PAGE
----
No one likes giving blood, or going to the doctor, or getting test results.
Never mind the stark clinical setting, or that everywhere you look there are posters warning about all the things you don’t want – lupus, diabetes, asthma – and none of the things you do, like energy, vitality and longevity.
In an insurance-based system, you can also find yourself in front of a doctor who gets impatient with your questions, or refuses when you ask for additional tests.
When I went through a series of tests to get to the bottom of a gut issue earlier this year, I was left pretty demoralized. No one was putting anything together, and I couldn’t help but feel that the entire system is geared to treating us as a collection of body parts on the brink of disease, rather than whole humans who were designed to thrive.
We don’t get off scot-free, either: many of us couldn’t decipher our borderline A1C (a three-month average of blood sugar levels) from our C-reactive protein (an inflammation marker) – both vital indications of our overall health. We hand over management of our most basic functions to doctors we barely ever see, and there is something upside-down about that.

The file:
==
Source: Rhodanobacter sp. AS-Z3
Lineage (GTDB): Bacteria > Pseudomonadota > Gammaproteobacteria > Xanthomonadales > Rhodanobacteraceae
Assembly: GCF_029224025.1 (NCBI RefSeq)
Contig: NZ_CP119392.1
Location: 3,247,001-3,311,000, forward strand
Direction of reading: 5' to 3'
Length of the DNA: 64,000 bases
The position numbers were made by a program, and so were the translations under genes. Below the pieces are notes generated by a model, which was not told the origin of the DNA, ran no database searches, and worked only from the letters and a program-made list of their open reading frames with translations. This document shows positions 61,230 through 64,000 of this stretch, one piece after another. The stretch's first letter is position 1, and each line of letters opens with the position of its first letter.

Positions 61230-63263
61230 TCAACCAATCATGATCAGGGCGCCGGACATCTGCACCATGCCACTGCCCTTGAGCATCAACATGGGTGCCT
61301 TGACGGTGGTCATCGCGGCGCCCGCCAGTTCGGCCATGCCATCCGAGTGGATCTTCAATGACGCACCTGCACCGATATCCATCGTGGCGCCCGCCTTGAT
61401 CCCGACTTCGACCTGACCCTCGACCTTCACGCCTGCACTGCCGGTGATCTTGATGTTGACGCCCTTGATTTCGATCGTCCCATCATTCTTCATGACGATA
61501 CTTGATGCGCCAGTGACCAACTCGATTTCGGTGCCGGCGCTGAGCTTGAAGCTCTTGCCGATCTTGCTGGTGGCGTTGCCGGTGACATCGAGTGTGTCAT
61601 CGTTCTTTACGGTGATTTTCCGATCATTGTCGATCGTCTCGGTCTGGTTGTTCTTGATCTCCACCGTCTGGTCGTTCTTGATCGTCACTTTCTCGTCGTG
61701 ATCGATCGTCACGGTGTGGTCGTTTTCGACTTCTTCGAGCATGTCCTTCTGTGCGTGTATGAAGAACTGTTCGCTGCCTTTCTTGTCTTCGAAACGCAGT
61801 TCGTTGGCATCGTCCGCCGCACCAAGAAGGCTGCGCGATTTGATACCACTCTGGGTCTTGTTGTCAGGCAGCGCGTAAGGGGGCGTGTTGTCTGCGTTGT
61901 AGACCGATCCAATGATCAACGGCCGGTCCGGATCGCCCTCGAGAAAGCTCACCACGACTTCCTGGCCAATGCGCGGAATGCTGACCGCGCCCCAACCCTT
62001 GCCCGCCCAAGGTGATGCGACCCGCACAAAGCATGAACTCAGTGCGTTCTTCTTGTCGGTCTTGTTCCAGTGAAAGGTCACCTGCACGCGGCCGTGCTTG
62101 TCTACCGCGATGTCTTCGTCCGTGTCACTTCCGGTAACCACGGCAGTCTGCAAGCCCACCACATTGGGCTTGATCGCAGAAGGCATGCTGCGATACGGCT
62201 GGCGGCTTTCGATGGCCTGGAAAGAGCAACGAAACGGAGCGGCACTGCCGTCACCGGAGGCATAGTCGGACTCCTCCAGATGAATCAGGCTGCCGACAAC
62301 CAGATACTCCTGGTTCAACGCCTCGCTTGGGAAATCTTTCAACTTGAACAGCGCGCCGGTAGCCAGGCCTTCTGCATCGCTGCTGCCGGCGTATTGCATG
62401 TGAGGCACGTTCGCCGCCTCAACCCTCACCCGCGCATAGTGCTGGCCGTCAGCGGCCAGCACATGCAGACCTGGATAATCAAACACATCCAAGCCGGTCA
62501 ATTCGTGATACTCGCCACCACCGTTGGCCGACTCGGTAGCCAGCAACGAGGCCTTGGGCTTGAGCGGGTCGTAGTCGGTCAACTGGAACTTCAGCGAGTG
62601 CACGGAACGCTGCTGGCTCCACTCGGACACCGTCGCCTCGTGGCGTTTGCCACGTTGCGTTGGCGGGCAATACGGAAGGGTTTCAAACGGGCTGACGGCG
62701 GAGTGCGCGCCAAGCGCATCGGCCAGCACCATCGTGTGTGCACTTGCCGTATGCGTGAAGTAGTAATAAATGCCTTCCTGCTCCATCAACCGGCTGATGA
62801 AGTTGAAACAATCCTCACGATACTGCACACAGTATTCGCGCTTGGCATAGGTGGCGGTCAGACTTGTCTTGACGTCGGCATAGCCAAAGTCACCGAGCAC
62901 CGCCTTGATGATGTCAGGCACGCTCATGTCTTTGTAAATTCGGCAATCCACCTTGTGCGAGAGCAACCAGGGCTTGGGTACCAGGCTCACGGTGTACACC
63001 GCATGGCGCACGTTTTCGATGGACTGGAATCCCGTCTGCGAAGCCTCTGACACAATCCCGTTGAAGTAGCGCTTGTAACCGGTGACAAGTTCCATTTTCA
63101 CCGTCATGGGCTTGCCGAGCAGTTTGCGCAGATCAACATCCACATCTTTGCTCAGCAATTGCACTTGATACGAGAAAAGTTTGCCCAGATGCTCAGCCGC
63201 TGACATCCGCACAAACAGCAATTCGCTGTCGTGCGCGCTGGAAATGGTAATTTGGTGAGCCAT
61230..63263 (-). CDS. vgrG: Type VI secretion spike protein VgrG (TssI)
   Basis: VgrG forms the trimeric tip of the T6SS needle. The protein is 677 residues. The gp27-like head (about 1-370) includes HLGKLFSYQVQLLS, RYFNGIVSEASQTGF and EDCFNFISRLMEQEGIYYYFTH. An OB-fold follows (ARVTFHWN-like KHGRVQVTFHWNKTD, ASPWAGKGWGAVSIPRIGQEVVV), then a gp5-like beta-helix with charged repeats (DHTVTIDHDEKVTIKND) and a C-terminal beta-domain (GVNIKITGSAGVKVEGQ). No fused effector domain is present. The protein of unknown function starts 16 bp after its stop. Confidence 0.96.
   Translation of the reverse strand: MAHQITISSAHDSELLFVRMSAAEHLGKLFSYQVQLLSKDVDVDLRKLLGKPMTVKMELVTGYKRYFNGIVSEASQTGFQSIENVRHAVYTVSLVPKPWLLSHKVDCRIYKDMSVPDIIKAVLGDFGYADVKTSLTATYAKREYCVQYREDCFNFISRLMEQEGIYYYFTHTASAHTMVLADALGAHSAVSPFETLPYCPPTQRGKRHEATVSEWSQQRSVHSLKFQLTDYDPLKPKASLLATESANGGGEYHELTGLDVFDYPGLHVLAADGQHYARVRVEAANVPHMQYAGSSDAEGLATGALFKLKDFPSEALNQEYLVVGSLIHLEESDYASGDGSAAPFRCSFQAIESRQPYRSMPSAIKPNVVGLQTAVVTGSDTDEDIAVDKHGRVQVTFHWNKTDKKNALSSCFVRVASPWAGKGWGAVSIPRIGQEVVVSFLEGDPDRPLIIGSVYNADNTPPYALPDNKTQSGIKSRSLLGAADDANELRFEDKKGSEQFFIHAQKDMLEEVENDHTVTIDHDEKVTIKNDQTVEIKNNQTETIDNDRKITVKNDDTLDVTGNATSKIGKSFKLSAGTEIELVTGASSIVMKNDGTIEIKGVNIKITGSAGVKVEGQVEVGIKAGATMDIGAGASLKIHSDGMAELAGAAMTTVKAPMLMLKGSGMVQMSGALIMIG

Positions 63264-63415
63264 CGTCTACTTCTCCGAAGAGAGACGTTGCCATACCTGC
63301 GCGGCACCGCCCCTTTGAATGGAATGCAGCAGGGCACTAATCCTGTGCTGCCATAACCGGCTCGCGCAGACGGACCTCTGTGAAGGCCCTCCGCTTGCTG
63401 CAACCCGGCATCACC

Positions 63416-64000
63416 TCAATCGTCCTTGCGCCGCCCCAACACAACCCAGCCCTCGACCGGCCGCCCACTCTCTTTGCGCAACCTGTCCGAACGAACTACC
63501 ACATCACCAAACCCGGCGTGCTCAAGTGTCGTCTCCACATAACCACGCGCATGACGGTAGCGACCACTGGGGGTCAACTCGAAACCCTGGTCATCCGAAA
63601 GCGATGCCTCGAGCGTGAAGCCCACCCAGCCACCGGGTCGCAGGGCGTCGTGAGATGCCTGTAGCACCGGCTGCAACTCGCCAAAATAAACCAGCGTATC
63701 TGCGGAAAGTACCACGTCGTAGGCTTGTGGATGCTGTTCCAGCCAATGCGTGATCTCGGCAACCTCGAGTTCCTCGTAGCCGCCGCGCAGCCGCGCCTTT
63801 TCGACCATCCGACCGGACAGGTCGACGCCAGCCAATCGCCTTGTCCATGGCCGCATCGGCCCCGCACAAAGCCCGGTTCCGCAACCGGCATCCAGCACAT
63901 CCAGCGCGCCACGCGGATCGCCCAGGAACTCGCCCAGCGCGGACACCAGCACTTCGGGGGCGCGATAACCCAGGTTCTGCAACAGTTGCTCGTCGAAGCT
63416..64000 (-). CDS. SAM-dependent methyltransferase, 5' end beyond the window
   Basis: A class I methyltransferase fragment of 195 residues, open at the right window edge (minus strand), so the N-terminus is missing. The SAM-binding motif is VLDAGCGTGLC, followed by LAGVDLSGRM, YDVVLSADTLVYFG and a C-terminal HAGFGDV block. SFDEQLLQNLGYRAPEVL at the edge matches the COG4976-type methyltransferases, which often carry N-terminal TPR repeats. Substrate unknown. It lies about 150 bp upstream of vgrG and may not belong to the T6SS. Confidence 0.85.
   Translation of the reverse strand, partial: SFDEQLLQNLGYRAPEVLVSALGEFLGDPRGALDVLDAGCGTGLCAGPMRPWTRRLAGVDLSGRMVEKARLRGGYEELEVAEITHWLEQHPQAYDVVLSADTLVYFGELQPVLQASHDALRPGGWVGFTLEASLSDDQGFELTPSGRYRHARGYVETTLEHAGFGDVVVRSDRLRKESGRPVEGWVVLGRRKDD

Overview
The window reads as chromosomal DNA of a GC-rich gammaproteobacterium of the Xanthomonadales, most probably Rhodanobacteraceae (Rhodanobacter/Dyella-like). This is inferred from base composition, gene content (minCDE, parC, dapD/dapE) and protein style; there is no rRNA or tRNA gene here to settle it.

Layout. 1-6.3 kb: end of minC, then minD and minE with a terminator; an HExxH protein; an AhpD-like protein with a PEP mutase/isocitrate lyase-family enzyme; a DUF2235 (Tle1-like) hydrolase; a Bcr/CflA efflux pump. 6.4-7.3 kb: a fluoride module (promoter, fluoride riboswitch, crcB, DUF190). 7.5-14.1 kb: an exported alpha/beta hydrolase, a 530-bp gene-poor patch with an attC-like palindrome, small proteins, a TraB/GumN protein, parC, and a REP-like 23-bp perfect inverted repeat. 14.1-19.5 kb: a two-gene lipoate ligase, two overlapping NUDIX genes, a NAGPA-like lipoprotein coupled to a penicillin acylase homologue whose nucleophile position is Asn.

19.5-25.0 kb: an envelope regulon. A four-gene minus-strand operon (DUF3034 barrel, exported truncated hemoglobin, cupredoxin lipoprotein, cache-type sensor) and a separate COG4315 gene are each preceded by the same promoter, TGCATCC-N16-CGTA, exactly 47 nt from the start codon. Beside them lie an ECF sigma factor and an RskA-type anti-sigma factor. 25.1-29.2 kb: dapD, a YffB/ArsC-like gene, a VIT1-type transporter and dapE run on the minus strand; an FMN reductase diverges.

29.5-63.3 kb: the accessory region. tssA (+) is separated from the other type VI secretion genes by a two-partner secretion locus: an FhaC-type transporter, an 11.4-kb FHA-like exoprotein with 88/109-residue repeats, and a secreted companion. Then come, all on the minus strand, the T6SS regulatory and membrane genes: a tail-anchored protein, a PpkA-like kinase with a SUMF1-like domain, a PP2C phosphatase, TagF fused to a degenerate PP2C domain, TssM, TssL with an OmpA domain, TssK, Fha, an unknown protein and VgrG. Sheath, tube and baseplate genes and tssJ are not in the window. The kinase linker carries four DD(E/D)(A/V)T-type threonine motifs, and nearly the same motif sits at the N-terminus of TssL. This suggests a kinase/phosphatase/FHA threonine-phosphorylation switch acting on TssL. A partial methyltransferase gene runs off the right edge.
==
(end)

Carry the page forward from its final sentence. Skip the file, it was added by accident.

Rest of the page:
Which brings me to one of the great innovations in health care in recent years: a crop of new companies offering a range of at-home testing and interpretation that cuts out a lot of what we hate about going to the doctor. That store and interpret our tests, treating us like an equal partner – if not the manager – of our own biological functions.
Unfortunately, a lot of this is paid for out-of-pocket, but that’s becoming a lot more affordable too.
Dubai-based startup Valeo Health has emerged as one of the leaders in the region. This startup, from co-founders Sundeep Sahni and Nadin Karadag, does a wide range of blood testing at home, stores them in a free app, with easy-to-read graphics and a downloadable PDF of results. They also have doctors to interpret results and help you make whatever plans for improvement are needed.
The company reached out to us here at Livehealthy just as I was about to embark on paying for a load of bloodwork, so I ordered the Advance Female Blood Test (Dh595; provided for the purpose of this review by Valeo Health) and then added seven additional tests requested by my doctor, which I paid for myself (Dh435).
What I loved